Discussion

Beyond The association between obesity and COVID-19 can be assessed in various aspects. First obesity causes respiratory system dysfunctions like decreased chest wall elasticity (fat in the abdomen pushes up on the diaphragm, which presses on the lungs and restrict airflow) lung compliance, and expiratory reserve volume (this reduced lung volume causes collapse of airways in the lower lobes of the lungs, where more blood arrives for oxygenation than in the upper lobes) [7]. Second, obesity is associated with disorders such as type 2 diabetes mellitus, atherosclerosis, cardiovascular diseases, hypertension and cancer [8]. Which are also identified as risk factors for COVID-19.These comorbidities may exacerbate COVID-19 and increase the probability of hospitalization in the intensive care unit (ICU) and also increase mortality [9]. Third, it leads to hyper coagulopathy state and hyper inflammation, and it is well known that venous thromboembolism is a complication of severe COVID-19 infection as well, thus these 2 conditions when present together produce hypercoagulability and thromboembolism in a synergistic way. Inflammatory markers such as IL-6 and C-reactive protein are increased in obese patients [10,11]. These may become so severe that they can cause clots in vital organs and cytokine storm. In all these 3 conditions, the disease is severe and the risk of admission to the ICU and mortality is high. On the other hand, COVID-19 also has an impact on obesity as it increases social constraints and impedes mobility, which thus increases the weight and prevalence of obesity in society, and this gives way to a vicious cycle that is repeated all over again and again. Although there are ample advantages of bariatric surgery in the COVID-19 patient, there are certain limitations that are worthy of mention. Bariatric surgery, specifically bypass surgery, is likely to have an effect on the absorption of medications that are administered orally to COVID-19 patients. In case of hydroxychloroquine, a case report of three post-RYGB (Roux-en-Y procedure) patients with autoimmune disease was done (taking standard hydroxychloroquine doses), all three patients had sub therapeutic hydroxychloroquine blood levels and active disease; it was only after increasing their doses above the recommended 400 mg/day dosing that they were able to have therapeutic drug levels as well as better disease control. Thus hydroxychloroquine has inadequate absorption post-RYGB (and potentially other bariatric procedures), and COVID-19 bariatric patients may need higher doses of hydroxychloroquine than recommended [12]. For azithromycin a single-dose pharmacokinetic study involving 14 post-gastric bypass patients showed that bioavailability was reduced by 1/3rd in gastric bypass patients, when compared with matched controls [13]. Since maximal absorption of azithromycin occurs in proximal gut. During RYGB (Roux-en-Y procedure) the stomach is dissected, that leads to less acidic gastric pouch. Azithromycin with its basic nature (alkaline; pKa=8.5) and low water solubility, the dissolution of the large (500 mg) drug dose of azithromycin can be severely affected post-surgery thus affecting the absorption and bioavailability of azithromycin. In case of corticosteroids, the pharmacokinetics of dexamethasone and related steroids may be affected especially post-gastric bypass surgery. These drugs are mainly absorbed via the proximal gut which is hampered during the bariatric procedure. These are some of the limitations of the bariatric surgery procedure that need to be considered in a COVID-19 patient (Tab 2).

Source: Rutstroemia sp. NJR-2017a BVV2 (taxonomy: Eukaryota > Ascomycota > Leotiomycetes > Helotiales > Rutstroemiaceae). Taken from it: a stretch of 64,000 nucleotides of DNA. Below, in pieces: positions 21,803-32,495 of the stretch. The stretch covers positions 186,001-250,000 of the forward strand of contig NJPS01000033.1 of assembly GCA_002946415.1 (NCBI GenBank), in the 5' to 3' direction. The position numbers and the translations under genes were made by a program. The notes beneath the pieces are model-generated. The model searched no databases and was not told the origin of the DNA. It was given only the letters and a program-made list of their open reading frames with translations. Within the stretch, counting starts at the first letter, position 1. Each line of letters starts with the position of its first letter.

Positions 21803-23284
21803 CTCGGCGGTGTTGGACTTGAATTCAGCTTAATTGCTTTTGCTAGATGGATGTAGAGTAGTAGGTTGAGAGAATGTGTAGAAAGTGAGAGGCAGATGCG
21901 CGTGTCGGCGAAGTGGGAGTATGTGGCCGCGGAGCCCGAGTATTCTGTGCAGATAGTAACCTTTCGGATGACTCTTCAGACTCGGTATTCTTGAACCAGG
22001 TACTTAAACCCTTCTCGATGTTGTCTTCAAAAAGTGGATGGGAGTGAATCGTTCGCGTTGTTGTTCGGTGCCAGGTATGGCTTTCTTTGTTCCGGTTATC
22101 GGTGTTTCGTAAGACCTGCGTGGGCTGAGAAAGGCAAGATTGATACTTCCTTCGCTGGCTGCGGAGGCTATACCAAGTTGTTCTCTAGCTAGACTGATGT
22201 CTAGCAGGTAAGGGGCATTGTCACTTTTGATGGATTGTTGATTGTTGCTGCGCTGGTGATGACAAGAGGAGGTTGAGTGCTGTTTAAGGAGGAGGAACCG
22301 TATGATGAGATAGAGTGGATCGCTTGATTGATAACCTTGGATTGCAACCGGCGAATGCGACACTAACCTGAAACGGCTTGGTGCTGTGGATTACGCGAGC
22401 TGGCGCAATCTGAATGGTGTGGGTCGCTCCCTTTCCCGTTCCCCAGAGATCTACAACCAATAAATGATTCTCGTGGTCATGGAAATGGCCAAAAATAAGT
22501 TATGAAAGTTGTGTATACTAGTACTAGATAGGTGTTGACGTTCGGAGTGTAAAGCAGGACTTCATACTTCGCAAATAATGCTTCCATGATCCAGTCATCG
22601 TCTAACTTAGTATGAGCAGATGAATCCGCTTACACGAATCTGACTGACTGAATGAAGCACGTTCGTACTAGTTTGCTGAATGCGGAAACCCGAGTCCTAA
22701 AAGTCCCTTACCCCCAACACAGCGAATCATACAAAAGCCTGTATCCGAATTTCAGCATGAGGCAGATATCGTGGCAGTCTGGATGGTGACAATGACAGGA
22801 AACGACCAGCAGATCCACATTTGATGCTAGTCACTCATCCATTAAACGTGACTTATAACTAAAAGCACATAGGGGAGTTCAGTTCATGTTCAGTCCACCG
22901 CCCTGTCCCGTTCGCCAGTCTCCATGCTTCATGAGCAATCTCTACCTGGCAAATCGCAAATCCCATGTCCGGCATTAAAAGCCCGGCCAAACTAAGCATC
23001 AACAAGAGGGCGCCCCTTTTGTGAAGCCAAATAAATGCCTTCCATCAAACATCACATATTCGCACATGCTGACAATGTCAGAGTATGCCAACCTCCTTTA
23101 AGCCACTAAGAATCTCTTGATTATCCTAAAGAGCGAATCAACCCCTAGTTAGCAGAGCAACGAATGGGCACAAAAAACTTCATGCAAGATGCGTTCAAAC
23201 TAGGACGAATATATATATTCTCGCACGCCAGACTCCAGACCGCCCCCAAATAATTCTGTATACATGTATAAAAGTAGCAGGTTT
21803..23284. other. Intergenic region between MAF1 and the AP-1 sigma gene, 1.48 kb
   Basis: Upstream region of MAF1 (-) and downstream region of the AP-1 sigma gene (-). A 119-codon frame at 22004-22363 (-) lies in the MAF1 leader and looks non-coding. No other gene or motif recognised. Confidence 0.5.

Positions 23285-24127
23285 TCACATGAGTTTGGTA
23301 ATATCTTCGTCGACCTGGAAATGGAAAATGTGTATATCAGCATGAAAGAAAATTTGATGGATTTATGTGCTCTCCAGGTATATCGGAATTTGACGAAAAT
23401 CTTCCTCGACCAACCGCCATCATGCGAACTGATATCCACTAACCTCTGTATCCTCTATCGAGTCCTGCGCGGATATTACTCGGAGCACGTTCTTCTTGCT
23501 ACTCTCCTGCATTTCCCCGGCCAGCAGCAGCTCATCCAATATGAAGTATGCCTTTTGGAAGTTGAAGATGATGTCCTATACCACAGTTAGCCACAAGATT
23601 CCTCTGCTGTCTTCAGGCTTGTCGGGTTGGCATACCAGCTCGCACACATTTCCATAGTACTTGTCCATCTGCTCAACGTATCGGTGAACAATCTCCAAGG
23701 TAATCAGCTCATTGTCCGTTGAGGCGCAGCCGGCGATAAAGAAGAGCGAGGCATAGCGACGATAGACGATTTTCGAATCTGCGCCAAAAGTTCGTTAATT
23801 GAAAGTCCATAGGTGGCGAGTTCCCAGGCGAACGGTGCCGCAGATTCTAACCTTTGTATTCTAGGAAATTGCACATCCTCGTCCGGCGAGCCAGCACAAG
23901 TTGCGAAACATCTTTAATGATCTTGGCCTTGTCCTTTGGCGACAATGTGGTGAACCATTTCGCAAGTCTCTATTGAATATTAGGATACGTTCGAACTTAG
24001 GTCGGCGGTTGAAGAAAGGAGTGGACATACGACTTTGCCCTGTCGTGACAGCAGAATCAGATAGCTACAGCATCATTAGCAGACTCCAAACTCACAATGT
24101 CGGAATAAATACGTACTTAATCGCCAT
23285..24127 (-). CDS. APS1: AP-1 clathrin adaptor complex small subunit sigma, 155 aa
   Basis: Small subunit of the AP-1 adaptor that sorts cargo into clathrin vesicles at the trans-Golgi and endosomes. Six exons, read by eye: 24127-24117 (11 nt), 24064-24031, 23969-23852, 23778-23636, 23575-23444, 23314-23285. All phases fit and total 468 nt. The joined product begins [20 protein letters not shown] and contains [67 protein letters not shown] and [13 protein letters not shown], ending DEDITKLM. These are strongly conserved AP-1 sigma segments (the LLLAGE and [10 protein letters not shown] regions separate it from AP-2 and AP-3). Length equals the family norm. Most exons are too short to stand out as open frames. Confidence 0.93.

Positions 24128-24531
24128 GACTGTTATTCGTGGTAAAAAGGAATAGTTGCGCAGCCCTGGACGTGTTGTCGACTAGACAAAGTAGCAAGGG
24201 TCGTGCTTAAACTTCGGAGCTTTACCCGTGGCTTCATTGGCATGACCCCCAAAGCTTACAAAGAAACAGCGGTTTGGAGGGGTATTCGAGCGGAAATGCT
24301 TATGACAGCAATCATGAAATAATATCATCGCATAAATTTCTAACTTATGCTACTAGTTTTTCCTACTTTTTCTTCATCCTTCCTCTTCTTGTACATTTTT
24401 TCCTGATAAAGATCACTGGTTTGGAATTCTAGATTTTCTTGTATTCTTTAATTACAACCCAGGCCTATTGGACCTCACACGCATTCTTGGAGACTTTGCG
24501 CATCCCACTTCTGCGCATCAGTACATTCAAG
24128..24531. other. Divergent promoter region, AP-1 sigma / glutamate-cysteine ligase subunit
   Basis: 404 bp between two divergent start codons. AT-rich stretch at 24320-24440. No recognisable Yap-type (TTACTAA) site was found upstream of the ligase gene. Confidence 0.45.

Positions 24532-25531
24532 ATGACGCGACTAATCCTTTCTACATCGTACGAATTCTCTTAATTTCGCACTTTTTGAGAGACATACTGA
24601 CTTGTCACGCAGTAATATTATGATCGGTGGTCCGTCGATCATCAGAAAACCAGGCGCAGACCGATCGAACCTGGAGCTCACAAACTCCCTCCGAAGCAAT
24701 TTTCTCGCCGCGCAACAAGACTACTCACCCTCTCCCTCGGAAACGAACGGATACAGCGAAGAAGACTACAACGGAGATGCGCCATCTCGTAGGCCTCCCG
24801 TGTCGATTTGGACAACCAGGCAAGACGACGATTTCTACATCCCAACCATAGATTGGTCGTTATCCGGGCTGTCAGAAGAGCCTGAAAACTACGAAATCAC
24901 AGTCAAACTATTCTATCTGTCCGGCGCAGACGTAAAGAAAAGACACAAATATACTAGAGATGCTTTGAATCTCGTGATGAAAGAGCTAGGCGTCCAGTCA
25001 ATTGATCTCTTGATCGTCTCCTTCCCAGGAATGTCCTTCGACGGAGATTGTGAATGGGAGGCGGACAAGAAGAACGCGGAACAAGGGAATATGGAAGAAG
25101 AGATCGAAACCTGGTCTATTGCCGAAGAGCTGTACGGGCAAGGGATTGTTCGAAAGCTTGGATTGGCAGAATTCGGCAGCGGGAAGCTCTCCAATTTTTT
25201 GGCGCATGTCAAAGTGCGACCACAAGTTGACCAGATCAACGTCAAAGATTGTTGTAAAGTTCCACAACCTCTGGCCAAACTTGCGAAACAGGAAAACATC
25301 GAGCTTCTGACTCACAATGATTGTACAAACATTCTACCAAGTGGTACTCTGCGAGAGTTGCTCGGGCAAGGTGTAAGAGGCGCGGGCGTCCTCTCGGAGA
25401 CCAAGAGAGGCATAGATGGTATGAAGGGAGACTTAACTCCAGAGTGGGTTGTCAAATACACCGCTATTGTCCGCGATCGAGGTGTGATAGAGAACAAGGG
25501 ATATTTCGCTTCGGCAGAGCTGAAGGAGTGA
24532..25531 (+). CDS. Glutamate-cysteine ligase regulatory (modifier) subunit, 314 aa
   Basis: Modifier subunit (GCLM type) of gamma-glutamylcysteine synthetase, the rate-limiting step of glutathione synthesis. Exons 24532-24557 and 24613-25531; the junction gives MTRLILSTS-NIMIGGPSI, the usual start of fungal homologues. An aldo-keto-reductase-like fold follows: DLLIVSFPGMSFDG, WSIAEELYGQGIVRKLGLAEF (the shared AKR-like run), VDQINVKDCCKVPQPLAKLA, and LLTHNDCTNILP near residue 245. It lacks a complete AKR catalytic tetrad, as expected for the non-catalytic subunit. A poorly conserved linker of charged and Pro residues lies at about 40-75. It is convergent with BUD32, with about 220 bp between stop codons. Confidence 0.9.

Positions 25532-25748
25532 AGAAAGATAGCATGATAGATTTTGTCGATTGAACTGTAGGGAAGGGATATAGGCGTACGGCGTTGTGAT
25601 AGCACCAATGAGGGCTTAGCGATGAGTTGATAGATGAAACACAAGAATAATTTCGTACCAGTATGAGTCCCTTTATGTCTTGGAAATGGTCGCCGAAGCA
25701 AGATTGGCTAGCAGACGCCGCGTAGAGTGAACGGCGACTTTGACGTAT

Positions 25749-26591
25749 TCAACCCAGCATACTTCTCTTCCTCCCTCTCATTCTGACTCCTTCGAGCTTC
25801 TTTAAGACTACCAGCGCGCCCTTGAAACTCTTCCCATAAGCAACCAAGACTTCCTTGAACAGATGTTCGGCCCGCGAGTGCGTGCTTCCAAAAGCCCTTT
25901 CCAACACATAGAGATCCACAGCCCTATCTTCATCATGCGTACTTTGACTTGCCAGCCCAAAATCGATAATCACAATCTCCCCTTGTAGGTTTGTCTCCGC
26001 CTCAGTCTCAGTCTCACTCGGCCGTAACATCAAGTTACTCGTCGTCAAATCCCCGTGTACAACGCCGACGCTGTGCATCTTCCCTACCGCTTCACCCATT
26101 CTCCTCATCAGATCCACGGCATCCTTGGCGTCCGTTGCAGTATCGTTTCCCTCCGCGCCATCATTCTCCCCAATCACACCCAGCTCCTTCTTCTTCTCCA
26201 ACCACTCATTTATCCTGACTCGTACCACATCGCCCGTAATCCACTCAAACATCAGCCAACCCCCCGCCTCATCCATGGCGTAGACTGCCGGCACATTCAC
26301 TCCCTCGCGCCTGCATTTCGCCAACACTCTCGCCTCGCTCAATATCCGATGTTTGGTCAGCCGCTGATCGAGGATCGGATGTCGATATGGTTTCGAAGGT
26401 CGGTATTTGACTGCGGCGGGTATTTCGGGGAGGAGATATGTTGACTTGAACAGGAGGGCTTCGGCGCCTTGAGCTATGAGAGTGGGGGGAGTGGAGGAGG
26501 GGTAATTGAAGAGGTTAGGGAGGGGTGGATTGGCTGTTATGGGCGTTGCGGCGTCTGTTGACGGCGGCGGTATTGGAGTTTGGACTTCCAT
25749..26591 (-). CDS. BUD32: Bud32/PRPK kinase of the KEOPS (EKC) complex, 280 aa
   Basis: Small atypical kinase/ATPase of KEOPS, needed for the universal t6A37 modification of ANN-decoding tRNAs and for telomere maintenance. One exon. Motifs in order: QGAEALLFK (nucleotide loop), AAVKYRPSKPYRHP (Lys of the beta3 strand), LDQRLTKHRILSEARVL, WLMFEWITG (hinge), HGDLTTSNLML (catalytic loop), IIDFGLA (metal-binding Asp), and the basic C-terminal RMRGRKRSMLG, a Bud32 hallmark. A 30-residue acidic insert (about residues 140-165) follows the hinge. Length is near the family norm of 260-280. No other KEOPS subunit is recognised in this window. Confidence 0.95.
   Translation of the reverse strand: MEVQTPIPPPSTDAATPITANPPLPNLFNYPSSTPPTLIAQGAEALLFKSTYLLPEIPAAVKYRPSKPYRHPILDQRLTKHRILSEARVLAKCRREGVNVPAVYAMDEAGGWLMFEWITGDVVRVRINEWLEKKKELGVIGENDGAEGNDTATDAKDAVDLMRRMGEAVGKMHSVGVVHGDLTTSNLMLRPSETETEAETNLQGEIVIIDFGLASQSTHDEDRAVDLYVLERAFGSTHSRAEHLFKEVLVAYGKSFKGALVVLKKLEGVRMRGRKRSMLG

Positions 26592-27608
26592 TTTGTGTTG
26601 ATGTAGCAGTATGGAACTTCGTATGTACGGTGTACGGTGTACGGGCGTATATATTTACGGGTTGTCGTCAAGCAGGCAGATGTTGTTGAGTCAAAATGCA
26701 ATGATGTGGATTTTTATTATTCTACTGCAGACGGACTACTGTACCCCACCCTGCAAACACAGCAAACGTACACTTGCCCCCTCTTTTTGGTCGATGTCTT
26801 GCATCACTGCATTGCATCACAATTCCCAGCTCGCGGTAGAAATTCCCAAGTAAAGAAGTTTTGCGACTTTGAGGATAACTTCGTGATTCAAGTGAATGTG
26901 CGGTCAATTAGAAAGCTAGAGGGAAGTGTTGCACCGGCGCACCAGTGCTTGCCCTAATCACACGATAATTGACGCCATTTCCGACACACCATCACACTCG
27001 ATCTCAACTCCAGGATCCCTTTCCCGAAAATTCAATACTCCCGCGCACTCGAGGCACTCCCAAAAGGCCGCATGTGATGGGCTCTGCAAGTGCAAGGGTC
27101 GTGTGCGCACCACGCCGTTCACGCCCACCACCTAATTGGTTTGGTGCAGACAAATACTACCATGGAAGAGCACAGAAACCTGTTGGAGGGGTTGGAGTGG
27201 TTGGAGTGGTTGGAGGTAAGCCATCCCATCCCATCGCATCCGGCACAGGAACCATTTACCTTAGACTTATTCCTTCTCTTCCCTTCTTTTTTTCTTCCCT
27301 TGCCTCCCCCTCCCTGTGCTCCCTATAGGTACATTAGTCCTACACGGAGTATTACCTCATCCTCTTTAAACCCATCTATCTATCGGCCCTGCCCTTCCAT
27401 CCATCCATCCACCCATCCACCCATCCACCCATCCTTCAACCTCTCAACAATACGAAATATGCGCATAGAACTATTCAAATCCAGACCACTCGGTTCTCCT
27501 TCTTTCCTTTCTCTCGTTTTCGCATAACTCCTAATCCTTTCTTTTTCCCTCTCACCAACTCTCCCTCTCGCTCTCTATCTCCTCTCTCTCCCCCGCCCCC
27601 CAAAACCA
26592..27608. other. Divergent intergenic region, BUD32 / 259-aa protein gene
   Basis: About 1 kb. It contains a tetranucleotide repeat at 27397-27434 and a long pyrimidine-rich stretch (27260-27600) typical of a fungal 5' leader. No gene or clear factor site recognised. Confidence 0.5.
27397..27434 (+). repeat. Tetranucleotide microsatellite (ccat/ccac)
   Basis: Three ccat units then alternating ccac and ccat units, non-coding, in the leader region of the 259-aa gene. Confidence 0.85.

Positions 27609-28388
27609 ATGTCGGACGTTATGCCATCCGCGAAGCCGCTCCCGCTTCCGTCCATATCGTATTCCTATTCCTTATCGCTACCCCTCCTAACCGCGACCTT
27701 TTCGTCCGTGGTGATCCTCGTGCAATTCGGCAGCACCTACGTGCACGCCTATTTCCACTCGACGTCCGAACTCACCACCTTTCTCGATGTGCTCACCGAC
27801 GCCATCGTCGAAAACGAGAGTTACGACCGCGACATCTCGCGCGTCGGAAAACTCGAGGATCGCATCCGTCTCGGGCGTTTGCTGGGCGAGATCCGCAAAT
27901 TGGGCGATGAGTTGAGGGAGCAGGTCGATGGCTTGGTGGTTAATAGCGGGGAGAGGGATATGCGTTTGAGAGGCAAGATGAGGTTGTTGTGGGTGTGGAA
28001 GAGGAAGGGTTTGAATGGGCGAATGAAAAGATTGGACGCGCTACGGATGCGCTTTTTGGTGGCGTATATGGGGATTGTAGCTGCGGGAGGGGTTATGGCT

Univariate analysis of preoperative risk factors distribution in Covid-19 obese patients in bariatric surgery and non-bariatric surgery cohorts [6]
Characteristic No. (%) of patients [Whole population n=8286]
Bariatric Surgery No Bariatric Surgery
(n=541) (n=7745)
Age in years, mean (SD) 49.8 (12.0) 59.8 (12.4)
34-45 33 (6.1) 218 (2.8)
15-30 158 (29.2) 899 (11.6)
46-60 239 (44.2) 2231 (28.8)
60-75 111 (20.5) 4397 (56.8)
Gender
Male 127 (23.5) 4169 (53.8)
Female 414 (76.5) 3576 (46.2)
COPD
Yes 16 (3) 567 (7.3)
No 525 (97) 7178 (92.7)
Cardiac failure
Yes 18 (3.3) 551 (7.1)
No 523 (96.7) 7194 (92.9)
Cancer
Yes 11 (2) 597 (7.7)
No 530 (98) 7148 (92.3)
Diabetes    
Yes 66 (12.2) 2851 (36.8)
No 475 (87.8) 4894 (63.2)
Hypertension
Yes 109 (20.2) 3222 (41.6)
No 432 (78.9) 4523 (58.4)
Invasive mechanical ventilation
Yes    
No 38 (7) 1158 (15)
  503 (93) 6587 (85)
Death
Yes 19 (3.5) 1098 (14.2)
No 522 (96.5) 6647 (85.8)

Tab. 2. Univariate comparison of study outcomes for COVID-19 patients with history of metabolic surgery vs. a matched control group with BMI more or equal to 35. (n=330) [5].

Conclusion